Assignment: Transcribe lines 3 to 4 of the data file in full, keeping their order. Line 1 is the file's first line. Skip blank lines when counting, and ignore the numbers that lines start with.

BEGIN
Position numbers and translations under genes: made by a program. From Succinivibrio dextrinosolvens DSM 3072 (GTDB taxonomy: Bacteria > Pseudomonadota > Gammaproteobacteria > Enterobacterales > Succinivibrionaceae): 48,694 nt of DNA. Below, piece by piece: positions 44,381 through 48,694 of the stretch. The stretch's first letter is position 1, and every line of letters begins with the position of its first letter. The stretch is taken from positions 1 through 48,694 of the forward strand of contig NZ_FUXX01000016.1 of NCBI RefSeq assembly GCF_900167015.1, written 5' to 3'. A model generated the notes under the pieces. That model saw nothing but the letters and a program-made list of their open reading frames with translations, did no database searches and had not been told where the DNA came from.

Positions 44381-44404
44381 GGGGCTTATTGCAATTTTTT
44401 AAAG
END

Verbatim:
44381 GGGGCTTATTGCAATTTTTT
44401 AAAG